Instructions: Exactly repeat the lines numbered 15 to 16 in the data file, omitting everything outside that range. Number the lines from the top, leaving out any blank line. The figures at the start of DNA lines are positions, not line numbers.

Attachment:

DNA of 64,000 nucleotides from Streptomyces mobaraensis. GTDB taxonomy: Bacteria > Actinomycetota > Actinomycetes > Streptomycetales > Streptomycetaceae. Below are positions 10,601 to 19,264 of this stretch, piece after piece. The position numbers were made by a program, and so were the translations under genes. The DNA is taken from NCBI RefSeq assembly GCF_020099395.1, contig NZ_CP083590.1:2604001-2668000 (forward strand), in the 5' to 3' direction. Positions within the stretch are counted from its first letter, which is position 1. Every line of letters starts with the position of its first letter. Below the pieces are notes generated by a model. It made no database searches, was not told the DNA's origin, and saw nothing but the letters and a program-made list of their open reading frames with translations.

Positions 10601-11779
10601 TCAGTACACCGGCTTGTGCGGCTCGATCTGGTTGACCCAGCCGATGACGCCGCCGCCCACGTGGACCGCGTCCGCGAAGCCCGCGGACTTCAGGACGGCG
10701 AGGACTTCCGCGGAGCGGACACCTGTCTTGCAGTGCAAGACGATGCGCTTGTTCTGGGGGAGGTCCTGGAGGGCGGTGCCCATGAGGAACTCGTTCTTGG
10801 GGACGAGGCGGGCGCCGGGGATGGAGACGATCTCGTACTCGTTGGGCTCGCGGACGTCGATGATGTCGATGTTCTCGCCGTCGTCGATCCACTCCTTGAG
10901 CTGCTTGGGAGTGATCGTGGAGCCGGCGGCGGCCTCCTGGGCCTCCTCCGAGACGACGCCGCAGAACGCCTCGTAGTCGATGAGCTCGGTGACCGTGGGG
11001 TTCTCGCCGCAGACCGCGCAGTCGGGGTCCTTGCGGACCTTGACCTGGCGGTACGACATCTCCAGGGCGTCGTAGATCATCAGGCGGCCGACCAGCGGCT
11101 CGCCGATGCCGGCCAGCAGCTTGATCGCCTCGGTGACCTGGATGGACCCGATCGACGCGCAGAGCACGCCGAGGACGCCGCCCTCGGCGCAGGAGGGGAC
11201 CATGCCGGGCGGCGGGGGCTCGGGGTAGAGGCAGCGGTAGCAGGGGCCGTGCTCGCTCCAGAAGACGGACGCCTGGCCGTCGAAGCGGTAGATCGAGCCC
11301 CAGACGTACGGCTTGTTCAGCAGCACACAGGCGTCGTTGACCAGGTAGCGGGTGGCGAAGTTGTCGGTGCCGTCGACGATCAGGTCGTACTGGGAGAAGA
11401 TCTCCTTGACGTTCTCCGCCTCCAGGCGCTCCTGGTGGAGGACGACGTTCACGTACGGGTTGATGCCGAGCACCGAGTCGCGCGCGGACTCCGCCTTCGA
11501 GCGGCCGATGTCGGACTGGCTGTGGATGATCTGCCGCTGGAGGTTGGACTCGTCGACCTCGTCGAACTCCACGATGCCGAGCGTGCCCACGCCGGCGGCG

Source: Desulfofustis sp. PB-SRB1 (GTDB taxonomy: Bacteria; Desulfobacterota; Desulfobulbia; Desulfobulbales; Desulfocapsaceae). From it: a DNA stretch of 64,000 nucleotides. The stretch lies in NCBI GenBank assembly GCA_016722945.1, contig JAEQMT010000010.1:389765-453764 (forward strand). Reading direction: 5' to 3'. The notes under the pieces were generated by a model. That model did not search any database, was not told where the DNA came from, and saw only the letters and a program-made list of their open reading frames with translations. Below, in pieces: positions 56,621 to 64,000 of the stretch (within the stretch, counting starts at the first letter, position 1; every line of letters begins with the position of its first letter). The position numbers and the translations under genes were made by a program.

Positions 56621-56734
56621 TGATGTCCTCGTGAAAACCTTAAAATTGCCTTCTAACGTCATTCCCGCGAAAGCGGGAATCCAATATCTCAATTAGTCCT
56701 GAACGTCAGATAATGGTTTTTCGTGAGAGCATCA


56621 TGATGTCCTCGTGAAAACCTTAAAATTGCCTTCTAACGTCATTCCCGCGAAAGCGGGAATCCAATATCTCAATTAGTCCT
56701 GAACGTCAGATAATGGTTTTTCGTGAGAGCATCA